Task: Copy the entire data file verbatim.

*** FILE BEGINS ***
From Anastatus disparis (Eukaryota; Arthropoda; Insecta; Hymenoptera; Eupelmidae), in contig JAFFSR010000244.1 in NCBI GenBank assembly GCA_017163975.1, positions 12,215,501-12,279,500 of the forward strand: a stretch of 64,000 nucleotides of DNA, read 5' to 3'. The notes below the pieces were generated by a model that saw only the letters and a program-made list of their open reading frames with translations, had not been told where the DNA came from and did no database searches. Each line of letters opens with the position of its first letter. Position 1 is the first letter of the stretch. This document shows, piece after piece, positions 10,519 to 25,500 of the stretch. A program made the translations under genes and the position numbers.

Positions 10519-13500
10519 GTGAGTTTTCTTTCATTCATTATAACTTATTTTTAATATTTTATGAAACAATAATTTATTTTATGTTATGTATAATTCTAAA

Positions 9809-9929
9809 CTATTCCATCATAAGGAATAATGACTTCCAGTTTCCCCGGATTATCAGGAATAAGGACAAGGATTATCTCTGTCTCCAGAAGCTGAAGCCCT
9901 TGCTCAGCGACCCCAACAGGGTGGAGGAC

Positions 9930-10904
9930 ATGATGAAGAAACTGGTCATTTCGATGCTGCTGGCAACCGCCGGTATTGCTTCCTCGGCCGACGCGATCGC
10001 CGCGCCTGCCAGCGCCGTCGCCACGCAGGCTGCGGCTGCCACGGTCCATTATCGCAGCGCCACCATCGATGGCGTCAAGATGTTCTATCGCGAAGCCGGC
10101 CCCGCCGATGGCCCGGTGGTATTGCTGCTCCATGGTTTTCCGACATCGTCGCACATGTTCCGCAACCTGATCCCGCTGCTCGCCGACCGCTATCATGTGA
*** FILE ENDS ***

From Anastatus disparis (Eukaryota; Arthropoda; Insecta; Hymenoptera; Eupelmidae), in contig JAFFSR010000244.1 in NCBI GenBank assembly GCA_017163975.1, positions 12,215,501-12,279,500 of the forward strand: a stretch of 64,000 nucleotides of DNA, read 5' to 3'. The notes below the pieces were generated by a model that saw only the letters and a program-made list of their open reading frames with translations, had not been told where the DNA came from and did no database searches. Each line of letters opens with the position of its first letter. Position 1 is the first letter of the stretch. This document shows, piece after piece, positions 10,519 to 25,500 of the stretch. A program made the translations under genes and the position numbers.

Positions 10519-13500
10519 GTGAGTTTTCTTTCATTCATTATAACTTATTTTTAATATTTTATGAAACAATAATTTATTTTATGTTATGTATAATTCTAAA

Positions 9809-9929
9809 CTATTCCATCATAAGGAATAATGACTTCCAGTTTCCCCGGATTATCAGGAATAAGGACAAGGATTATCTCTGTCTCCAGAAGCTGAAGCCCT
9901 TGCTCAGCGACCCCAACAGGGTGGAGGAC

Positions 9930-10904
9930 ATGATGAAGAAACTGGTCATTTCGATGCTGCTGGCAACCGCCGGTATTGCTTCCTCGGCCGACGCGATCGC
10001 CGCGCCTGCCAGCGCCGTCGCCACGCAGGCTGCGGCTGCCACGGTCCATTATCGCAGCGCCACCATCGATGGCGTCAAGATGTTCTATCGCGAAGCCGGC
10101 CCCGCCGATGGCCCGGTGGTATTGCTGCTCCATGGTTTTCCGACATCGTCGCACATGTTCCGCAACCTGATCCCGCTGCTCGCCGACCGCTATCATGTGA